During each session, gently teach puppies to accept being handled all over. Gently examine ears, eyes, mouth and tails. They will also need to learn to cope with being restrained, holding on when the puppy struggles and letting it free when it relaxes, ensuring always that no discomfort is being caused. Once the puppies have got used to wearing a collar during these sessions, teach them to accept being restrained by it and, a few days later, to be held and walked on a lead (never use a check chain, only a soft buckle collar). Teaching them they cannot pull against the lead at this young age leaves a lasting impression that makes taking them for a walk much nicer in later life. Training puppies to ‘stand like a show dog’, ‘sit’ and ‘come’ when called with a ‘hands-off’ approach and titbits can begin as early as 6 weeks of age.
Throughout early life, the puppies nails should be trimmed carefully and frequently by an experienced person so they learn to accept this.
If puppies meet and have pleasant encounters with different breeds and sizes of adult dog at a young age, it ensures they will be able to relate well to others in later life. Make sure that all the dogs they meet are healthy, vaccinated, have not recently been walked in areas where other dogs have toileted, and are known to be good with puppies. Such dogs are not always easy to find, but contact with them will really make a difference to future temperament.
Gradually accustoming the puppies to different experiences will provide an opportunity for them to become familiar with a wide range of different scents, sights and sounds.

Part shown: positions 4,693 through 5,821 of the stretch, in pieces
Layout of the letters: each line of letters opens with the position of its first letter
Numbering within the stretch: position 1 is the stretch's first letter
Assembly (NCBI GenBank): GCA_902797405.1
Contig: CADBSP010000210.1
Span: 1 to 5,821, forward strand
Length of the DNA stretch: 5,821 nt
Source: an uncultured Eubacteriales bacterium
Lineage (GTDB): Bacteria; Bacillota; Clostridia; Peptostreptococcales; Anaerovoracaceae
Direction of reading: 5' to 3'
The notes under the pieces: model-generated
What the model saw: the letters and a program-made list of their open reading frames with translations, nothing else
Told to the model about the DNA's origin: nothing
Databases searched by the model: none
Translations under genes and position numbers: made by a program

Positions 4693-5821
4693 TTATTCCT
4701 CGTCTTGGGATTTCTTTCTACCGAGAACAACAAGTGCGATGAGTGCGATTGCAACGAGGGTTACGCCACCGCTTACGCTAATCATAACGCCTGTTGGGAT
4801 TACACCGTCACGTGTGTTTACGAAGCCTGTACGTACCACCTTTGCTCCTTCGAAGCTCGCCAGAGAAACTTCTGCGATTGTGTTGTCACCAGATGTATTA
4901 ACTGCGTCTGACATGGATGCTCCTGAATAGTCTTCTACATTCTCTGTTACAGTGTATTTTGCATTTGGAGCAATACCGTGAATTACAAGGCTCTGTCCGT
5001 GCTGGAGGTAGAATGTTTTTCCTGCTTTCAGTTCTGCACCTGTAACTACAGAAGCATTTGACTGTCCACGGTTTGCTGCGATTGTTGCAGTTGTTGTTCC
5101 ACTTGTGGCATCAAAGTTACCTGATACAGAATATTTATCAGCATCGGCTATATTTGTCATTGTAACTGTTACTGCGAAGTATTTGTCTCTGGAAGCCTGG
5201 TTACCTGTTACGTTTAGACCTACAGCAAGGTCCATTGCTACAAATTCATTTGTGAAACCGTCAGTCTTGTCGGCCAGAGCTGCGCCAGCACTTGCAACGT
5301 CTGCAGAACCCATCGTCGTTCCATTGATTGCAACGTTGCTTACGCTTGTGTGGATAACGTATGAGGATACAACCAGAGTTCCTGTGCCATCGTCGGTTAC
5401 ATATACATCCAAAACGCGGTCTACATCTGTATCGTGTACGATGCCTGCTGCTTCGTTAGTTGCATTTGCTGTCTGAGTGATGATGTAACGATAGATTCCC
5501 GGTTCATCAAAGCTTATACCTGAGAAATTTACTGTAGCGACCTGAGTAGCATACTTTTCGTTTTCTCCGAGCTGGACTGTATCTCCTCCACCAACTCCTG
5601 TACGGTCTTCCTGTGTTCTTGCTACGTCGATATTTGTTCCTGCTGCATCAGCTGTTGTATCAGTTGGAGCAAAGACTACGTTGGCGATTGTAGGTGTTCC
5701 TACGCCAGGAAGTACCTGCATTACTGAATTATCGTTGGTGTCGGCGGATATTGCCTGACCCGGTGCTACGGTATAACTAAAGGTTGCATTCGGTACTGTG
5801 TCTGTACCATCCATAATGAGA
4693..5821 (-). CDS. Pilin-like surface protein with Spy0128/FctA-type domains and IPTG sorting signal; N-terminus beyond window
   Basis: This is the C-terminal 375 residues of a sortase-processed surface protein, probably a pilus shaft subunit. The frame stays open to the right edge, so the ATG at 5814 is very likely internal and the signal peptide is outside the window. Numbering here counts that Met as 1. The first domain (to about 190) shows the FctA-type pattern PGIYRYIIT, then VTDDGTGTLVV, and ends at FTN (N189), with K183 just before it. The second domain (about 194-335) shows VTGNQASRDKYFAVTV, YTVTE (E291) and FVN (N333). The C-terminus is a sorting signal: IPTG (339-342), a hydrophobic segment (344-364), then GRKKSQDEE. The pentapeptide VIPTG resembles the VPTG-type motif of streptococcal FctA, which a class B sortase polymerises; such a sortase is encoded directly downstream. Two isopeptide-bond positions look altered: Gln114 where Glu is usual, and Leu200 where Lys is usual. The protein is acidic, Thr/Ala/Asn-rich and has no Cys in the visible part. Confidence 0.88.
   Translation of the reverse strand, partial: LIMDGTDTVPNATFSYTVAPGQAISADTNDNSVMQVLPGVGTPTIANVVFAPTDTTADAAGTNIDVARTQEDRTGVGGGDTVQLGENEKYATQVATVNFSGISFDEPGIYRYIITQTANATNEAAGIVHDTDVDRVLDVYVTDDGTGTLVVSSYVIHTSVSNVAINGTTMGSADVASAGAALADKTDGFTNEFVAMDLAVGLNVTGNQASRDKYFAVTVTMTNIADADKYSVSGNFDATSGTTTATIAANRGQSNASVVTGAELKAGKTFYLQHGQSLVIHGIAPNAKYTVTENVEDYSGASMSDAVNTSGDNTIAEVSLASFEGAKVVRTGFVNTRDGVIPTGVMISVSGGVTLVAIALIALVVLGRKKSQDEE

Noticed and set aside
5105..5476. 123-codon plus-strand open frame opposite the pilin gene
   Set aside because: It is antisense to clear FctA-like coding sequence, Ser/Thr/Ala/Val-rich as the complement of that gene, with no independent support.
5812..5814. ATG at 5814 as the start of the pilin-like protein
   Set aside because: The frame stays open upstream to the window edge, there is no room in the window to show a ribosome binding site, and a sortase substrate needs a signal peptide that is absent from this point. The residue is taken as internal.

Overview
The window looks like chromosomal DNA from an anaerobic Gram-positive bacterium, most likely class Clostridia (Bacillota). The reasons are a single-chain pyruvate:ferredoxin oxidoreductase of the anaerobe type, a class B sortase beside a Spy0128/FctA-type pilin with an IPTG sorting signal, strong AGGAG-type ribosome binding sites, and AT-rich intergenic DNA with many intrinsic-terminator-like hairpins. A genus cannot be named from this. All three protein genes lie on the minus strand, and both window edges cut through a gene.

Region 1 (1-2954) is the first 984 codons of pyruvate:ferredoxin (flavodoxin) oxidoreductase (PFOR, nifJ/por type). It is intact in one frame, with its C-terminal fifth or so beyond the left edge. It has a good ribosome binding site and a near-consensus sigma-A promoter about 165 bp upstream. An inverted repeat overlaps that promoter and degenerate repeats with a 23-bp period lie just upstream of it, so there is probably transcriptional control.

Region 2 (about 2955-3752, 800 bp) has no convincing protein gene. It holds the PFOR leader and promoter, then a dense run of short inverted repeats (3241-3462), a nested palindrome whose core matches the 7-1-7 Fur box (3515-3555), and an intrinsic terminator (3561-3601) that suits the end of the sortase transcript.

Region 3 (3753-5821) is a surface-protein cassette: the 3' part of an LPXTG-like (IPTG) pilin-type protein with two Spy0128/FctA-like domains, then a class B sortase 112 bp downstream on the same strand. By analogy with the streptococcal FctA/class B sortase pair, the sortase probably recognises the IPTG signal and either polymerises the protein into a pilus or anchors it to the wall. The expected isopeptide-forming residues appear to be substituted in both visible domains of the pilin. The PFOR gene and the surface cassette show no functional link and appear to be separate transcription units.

Remember to imagine how it feels to be that small, vulnerable and inexperienced and try to make sure each puppy is enjoying the experience and not feeling overwhelmed.
If the puppies live predominantly in kennels, they will need many different experiences each day to ensure they will cope well with a household environment when they go to new homes.
If you are unable to let the puppies grow up in a household, it would be very beneficial to bring them into the house during times when the family are cooking and eating. This is a time when there is much noise and movement and, even from behind a barrier, they will learn much that will help them adjust to family life in future.
When they reach about 5 weeks of age, puppies can be taken on outings. Choose places where they will encounter different types of people, such as old people’s homes, school or veterinary surgery.
Moving the whelping box to a different room or area about three times during the 7-8 week period will help to provide a chance of scene which will help them learn to deal with different environments.
This may not seem very important to us as humans, but it can play a big role in the process of familiarising puppies with the world outside.
Keep it positive